Critique my twist on cold upflow settling

Collecting, filtering and dewatering of WVO SVO vegetable oil. For Biodiesel producers too.

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Postby 123eddie » Tue Jun 17, 2008 8:48 am

I read all the cold upflow posts on John Galts system and built the Ron Schroeder heated upflow system. I like both systems because of the similarities to a septic system. My thoughts were that after reading Ron's posts, you need controlled heat and no convection. In the beginning I probably heated my oil to much and was on my way to making paint. Now that my input of oil has increased the oil based paint smell has disappeared. I keep the oil heated to 120 degrees. Is this a good temperature Ron?
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Postby WD8CDH » Tue Jun 17, 2008 10:29 am

Hi Eddie,

120 should be just fine. Depending on the thruput and oil, you could go lower. I am currently running 100F in the tank and very sloppy regulated 120F on the filter housing. The filter housing doesn't need even or very regulated heat, just as long as it is nearly as warm or warmer than the settling tank.

Remember, if you want to also remove the fats, just precede the warm upflow tank with a cold upflow tank. You can get a lot more flow thru a cold upflow tank if you are only removing fats than you can get if you are trying to remove water too.
Ron Schroeder
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Postby 123eddie » Wed Jun 18, 2008 10:32 pm

Thanks Ron'

I lowered my temperature to 100 degrees. So far my finished oil passes the hot pan test. I opened my drain valve at the bottom of my heated tank after processing roughly 200 gallons and was surprised that about a gallon looked like it contained water and the rest looked like it was ready to burn. This is after 5 months use and my supply has been steadily picking up to where I will be cleaning 30 gallons a week.
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Postby WD8CDH » Thu Jun 19, 2008 8:10 am

Just keep testing at the highest rate that you will be processing until you have run about 20% more gallons than the settling tank size to make sure that the lower temperature will keep up.

Also, if you pick up your oil hot, make sure that it cools off to equal or slightly below the upflow settling tank temperature before you pour it in.
Ron Schroeder
WD8CDH
'85 MB 300DT 2 Tank
Since '81 former WVO conversions:
'83 240D
'80 Audi 4000D
'83 Isuzu Pup
'86 Golf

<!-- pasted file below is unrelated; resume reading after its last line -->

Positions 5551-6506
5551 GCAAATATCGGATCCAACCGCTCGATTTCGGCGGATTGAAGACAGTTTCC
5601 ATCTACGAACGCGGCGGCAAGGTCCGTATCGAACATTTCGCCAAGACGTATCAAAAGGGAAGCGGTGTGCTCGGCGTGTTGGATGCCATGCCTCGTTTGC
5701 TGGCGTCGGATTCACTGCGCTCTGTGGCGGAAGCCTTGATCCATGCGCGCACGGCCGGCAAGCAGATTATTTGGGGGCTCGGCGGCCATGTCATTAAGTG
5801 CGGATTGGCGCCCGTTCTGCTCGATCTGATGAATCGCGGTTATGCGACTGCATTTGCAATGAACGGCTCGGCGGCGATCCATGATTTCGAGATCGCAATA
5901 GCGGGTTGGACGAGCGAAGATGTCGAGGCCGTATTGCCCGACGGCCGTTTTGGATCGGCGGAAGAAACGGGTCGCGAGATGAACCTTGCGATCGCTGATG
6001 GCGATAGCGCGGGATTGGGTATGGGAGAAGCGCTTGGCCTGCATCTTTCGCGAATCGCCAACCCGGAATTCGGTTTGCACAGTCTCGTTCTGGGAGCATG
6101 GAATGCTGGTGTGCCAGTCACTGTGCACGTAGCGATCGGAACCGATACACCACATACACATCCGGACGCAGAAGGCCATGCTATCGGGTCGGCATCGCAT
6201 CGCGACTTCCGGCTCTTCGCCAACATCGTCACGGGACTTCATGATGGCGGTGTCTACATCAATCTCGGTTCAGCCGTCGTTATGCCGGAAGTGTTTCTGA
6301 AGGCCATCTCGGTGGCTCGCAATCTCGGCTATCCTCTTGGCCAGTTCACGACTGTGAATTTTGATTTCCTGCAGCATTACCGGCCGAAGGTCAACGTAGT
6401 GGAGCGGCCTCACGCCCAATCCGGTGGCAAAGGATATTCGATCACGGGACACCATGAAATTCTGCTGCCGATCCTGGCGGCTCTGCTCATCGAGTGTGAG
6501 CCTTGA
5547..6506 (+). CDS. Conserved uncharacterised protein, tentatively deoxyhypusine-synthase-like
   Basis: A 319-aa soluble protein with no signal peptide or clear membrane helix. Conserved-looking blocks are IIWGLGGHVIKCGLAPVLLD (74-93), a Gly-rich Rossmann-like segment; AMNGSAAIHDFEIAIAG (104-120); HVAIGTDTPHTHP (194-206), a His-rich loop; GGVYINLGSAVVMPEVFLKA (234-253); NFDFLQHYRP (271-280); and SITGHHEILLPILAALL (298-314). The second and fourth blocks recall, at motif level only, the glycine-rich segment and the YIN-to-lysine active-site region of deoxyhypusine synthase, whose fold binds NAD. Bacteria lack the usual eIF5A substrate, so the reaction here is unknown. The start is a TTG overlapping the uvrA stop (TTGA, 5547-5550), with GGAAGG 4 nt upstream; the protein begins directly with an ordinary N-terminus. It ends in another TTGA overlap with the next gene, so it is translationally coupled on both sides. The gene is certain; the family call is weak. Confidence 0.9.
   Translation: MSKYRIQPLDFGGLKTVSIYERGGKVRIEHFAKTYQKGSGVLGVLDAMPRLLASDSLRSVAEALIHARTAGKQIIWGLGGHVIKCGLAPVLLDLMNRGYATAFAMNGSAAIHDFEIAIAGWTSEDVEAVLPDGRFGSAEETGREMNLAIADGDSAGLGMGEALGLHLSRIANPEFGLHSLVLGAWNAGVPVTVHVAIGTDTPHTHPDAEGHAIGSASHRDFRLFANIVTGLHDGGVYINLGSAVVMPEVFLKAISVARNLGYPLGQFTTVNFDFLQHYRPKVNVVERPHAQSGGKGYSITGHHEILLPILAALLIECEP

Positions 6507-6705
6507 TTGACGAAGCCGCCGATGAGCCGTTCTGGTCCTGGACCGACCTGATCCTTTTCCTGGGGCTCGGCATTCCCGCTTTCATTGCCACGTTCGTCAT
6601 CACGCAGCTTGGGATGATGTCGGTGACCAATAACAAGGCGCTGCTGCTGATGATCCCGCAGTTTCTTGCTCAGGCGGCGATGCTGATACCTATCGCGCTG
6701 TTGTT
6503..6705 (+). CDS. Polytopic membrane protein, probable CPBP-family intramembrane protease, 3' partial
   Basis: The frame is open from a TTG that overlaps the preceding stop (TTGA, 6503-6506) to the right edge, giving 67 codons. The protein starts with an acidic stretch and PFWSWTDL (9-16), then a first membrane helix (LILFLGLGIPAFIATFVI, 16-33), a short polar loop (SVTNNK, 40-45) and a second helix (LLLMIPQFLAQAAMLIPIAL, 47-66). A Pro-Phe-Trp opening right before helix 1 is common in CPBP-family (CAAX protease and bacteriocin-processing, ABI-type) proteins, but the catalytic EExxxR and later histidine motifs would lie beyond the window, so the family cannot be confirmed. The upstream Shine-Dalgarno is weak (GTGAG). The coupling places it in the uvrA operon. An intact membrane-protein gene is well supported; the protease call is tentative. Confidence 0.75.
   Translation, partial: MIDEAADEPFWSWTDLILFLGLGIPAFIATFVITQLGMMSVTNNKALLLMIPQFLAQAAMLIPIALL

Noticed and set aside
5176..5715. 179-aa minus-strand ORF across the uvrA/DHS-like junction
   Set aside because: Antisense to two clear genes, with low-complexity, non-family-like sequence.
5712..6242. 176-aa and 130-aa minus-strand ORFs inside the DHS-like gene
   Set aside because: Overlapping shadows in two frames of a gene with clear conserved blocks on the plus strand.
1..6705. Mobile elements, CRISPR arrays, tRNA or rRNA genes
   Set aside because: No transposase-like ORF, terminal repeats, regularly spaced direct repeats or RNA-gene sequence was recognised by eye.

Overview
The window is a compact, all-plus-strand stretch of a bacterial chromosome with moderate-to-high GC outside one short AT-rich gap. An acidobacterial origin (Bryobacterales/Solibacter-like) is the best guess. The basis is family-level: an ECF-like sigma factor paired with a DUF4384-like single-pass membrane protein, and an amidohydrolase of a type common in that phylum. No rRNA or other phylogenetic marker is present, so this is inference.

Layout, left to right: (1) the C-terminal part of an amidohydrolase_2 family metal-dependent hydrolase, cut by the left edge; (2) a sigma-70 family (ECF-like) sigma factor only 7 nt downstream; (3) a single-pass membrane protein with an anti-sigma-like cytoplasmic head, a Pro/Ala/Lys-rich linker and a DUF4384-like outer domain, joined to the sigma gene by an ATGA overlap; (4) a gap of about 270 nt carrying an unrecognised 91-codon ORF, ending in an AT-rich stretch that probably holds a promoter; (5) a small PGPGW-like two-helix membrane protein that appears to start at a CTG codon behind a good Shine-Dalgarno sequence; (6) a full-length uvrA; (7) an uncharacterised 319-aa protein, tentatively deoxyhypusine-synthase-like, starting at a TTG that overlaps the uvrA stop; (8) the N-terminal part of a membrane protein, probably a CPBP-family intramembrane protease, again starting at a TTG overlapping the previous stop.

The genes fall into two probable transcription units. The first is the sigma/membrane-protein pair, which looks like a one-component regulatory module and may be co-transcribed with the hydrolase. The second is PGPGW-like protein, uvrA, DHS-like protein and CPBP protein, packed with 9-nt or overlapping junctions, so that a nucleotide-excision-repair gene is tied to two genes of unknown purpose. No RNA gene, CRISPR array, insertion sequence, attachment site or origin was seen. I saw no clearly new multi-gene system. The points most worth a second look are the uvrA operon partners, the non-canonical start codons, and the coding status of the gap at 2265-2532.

'76 Honda Civic with Kubota engine
Prior to the cars, several generators
Kubota Tractor
WD8CDH
 
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Postby 123eddie » Thu Jun 19, 2008 8:34 am

Thanks again Ron, I'll watch the oil at the new temperature. When I first built this heated upflow from your previous posts I felt that eventually I would end up with a centrifuge. Now I'm convinced that this works. My heated steel 55 gal empties into an unheated up flow 55 gallon that will eventually empty into an other. The one big mistake I made was after building my system I read somewhere on this site that steel drums that are not painted inside will react with wvo. I opened the top of my second drum and sure enough there was micro bb's at each high tide level. This residue appears to happen at the level where the oil meets air. When I get a chance I'm planning on cleaning and painting approximately 1 foot below high mark to see if this helps. At this point I have no plans on doing anything else, this system really works.
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Postby SunWizard » Thu Jun 19, 2008 8:38 am

123eddie wrote: roughly 200 gallons and was surprised that about a gallon looked like it contained water and the rest looked like it was ready to burn.

You can't tell by looking if its dewatered.
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Postby 123eddie » Thu Jun 19, 2008 8:53 am

Sun you are right I was observing the reverse of a cubie where the watery oil is at the bottom. My bottom drain started off milky and then looked good after about a gallon. I expected more water to have settled out into the bottom of the drum when I drained it. I will pan test various levels in the future to see. Also the more I learn perhaps a test kit is in the future.
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Postby WD8CDH » Thu Jun 19, 2008 11:21 am

SunWizard wrote:
123eddie wrote: roughly 200 gallons and was surprised that about a gallon looked like it contained water and the rest looked like it was ready to burn.

You can't tell by looking if its dewatered.


Very true, you can tell how much has been removed but not how much is left.

It's a good indication of how much water is in your source long term.
Ron Schroeder
WD8CDH
'85 MB 300DT 2 Tank
Since '81 former WVO conversions:
'83 240D
'80 Audi 4000D
'83 Isuzu Pup
'86 Golf
'76 Honda Civic with Kubota engine
Prior to the cars, several generators
Kubota Tractor
WD8CDH
 
Posts: 103
Joined: Tue May 27, 2008 11:44 am
Location: NY

Postby suki1987 » Wed Mar 24, 2010 1:51 am

I make sure the oil going in is not warmer than the oil in the upflow barrel.
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